Friday, March 4, 2011

Nuc Building, A Couple of Designs, PART 1

With the bees flying and my brain getting its bee on I began thinking about the nucs I plan to make in June from our sponsor hives, and the nucs I will hold for my own apiary and for sale next spring.  Note all this dust, construction, and clutter is driving my wife nuts!

My first shot at a new design I got off the web.  Here are the pictures and measurements of the nuc, which is a 5-frame deep frame configuration.
It is unclear from the pics what thickness of plywood he is using, so I bought a 2 x 4 foot panel of 1/4 inch at Lowes for about $8.  Using the measurements given in the plans, this panel was very efficient with minimal waste, meaning that a standard 4 by 8 plywood sheet would yield four of these nucs and drive the price per nuc down.

Here is what I came up with:

This nuc is looking a little ratty, but I think next time I can build it a bit more quickly, and more neatly.  In this case I got a functional and rugged nuc, certainly stronger than a waxed cardboard nuc.   It took me about an hour to lay out the pieces, cut, and assemble.  I was using a circular saw.  if I had a table saw it would be easier, faster, more accurate.

I will, however, change the plywood I use.  With this nuc I went cheap and bought the 1/4 inch stock.  It was difficult to work with, forced the use of nails rather than screws (my preference) and the measurements from the web were for thicker stock and thus required some modification for my thinner panel.  I will try, next time, the 15/32 inch stock.  This panel was running $10 for the same size.

  • Cheap;
  • Little waste;
  • Simple construction;
  • 5 frame deep.
  • I suck with a circular saw;
  • I suck with nails;
  • I think thicker plywood will solve the problem;
  • Still more expensive then cardboard nuc.
My own design:

I then grabbed my saw for try number 2.  This is a 6-frame medium nuc that has a stacking capability and is relatively cheap.  All joints are butted and screwed, and all lumber uses is stock widths.  In this case, a medium depth nuc with use 1 x 8 lumber.  While this is slightly deeper than a medium box, it is pretty close and brace and bottom comb should be a minimal problem.  While I am describing here a medium depth configuration, it can also be modified to use 1 x 12 lumber to accommodate deep frames.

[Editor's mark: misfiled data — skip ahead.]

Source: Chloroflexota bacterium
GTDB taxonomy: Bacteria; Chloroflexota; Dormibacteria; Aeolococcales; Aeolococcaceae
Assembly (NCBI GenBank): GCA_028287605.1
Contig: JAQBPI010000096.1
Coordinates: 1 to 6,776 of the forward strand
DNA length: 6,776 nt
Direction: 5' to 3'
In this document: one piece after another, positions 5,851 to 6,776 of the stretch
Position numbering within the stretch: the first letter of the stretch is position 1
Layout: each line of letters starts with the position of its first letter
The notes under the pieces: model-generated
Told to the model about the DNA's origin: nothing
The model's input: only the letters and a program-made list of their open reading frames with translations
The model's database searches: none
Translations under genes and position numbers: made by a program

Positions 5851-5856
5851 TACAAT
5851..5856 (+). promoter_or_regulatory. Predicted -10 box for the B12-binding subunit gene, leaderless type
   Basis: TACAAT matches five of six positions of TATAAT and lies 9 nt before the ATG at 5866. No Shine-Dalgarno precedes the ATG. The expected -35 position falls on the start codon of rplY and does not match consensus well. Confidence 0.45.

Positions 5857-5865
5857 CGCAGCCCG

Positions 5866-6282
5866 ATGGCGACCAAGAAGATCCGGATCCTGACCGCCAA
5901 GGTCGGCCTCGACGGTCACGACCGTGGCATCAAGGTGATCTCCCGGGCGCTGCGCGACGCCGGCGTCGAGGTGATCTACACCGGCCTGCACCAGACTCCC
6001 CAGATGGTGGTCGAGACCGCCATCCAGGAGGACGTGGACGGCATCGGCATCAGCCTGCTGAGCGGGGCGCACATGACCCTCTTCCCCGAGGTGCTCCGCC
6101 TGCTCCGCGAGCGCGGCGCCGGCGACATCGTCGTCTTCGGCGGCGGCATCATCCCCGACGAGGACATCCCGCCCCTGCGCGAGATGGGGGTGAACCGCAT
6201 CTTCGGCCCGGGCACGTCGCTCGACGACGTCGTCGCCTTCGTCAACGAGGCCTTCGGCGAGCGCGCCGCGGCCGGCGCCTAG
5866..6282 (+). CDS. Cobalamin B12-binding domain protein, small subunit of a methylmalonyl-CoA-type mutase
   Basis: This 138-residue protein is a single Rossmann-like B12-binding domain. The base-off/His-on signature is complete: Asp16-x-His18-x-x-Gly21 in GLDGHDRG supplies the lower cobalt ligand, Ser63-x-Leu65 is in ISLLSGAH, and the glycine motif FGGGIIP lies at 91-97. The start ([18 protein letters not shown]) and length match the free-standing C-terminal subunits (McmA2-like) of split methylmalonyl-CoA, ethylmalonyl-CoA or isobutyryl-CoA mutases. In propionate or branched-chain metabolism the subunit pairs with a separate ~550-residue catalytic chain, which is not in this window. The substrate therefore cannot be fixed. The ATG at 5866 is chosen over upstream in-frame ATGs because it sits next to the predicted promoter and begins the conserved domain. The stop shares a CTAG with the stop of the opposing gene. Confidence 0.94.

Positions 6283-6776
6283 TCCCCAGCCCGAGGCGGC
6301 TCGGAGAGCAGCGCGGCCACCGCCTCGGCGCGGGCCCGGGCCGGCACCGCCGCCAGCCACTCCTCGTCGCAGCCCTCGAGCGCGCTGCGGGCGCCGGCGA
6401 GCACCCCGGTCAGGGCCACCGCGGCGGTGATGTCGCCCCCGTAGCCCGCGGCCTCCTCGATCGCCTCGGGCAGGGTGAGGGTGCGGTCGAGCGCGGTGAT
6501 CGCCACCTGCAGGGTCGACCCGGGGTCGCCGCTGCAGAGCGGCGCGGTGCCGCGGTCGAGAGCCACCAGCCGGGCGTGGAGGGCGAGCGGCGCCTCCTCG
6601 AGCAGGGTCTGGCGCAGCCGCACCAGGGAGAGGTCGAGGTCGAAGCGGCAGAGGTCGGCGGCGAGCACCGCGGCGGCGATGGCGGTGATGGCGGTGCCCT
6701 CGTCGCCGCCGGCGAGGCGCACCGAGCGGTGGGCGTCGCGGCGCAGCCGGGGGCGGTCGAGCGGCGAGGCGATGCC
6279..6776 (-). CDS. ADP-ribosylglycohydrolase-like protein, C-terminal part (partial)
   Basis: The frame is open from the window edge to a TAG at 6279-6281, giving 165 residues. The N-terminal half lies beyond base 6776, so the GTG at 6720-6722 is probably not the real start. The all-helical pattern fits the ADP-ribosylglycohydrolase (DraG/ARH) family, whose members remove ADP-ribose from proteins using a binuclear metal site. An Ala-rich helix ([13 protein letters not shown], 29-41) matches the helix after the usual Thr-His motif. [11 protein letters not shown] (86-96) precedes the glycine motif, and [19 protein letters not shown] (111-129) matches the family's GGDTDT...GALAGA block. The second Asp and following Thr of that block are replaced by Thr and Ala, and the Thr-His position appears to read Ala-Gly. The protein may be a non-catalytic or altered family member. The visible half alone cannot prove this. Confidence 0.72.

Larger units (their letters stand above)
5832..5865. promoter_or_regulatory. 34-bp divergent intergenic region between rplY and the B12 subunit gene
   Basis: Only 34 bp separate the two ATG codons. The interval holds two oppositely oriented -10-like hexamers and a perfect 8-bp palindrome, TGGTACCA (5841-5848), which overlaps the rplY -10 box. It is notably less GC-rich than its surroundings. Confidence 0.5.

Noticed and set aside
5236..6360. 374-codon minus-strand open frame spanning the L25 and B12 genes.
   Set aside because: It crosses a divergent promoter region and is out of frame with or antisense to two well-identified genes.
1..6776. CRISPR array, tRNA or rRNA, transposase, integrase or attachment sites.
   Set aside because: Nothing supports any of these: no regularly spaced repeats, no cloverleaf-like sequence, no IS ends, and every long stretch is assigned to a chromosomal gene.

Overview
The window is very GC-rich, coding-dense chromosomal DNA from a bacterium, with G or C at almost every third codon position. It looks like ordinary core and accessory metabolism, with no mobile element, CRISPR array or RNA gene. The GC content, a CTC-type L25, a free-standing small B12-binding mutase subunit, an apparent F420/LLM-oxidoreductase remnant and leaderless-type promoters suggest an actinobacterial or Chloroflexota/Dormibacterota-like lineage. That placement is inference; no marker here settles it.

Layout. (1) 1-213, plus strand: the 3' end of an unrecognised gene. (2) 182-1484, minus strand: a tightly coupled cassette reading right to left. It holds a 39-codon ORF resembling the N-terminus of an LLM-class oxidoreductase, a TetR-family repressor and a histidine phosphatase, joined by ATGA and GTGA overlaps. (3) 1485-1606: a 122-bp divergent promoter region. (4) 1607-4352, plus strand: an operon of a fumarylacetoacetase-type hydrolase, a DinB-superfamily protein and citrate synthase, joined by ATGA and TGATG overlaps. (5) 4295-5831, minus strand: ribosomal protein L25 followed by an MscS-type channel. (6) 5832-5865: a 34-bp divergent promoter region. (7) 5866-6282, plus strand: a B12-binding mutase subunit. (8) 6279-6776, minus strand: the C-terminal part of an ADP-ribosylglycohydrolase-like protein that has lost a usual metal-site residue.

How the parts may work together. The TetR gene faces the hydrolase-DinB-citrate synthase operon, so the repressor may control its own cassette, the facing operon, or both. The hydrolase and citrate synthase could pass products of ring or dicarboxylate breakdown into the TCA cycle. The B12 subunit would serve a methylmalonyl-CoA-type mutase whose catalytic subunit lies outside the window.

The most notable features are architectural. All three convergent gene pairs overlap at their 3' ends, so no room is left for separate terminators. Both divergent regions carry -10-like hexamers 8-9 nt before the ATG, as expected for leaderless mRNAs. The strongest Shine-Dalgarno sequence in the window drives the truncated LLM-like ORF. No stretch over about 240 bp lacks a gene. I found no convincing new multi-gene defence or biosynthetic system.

The sides of the box are stock 1 x 8.  The bottom and top are stock 1 x 12.  aHere are the dimensions for the basic box:

Note that one end is notched to allow for an entrance.  All screw holes are pre-drilled to reduce the chance of splitting (maybe not necessary depending on the screw you are using and the brittleness of the wood).  Butt joints, 1 1/2 inch screws.

Here is where you are.  Pretty simple.  This took me about 10 minutes and if I was making a bunch I can imagine my per-box efficiency would improve.

Now we have to add a frame rest and a top.  For the rest I use an insert of a 1/4 inch piece of scrap plywood.  The top is another length of 1 x 12 with cleats on the end to keep it closed.  2 additional cleats are added to the box as carry holds.  here are the dimensions:

Here is how it looks when the inserts are installed (1 inch screws):

And there you have it.

If you leave off the top and the bottom, you end up with a stackable box for nuc expansion:

Pretty cool, huh?  The 1 x 8 cost $6, and the rest of the lumber, per nuc, cost another $6.  So not cheap but a nice, quick, and simple box that can be reused. 

Modifications I will make to this will include a cut-out in the bottom, covered with screen, to ventilate the hive.  I will add cleats to the bottom to raise the bottom to allow for ventilation.  On the top I will cut a hole to allow for a hive top feeder. 

Not bad for a couple hours work.

NEXT TIME:  I am going to retrofit a deep box to make it into a 2-colony nuc.



  1. Great job and great looking nucs!

  2. The plywood nucs you found were, apparently, those designed by a D.Coates. I call them the Coates nucs and have built quite a number. His plans call for 15/1" interior plywood. I have found the key is taking your time. No need to complete a nuc in one day. Build several and do it in stages. Allow the glue time to dry between steps. Also, "paint" all the plys edges with Titebond III and allow that to dry prior to painting. Then, prime with a good primer and paint with a good exterior grade acrylic latex.

    Here is a link to the original thread on

    It's a long thread, but worth the read.


  3. That is 15/32" plywood. Sorry. -james

  4. How did these hold up and was there much brace comb with the sides being off a little bit?

  5. The circular saw can be extremely accurate and sometime more conveneint than a table saw. The trick is using a fence or straight edge or guide to run the saw along to make furniture grade cuts. Try it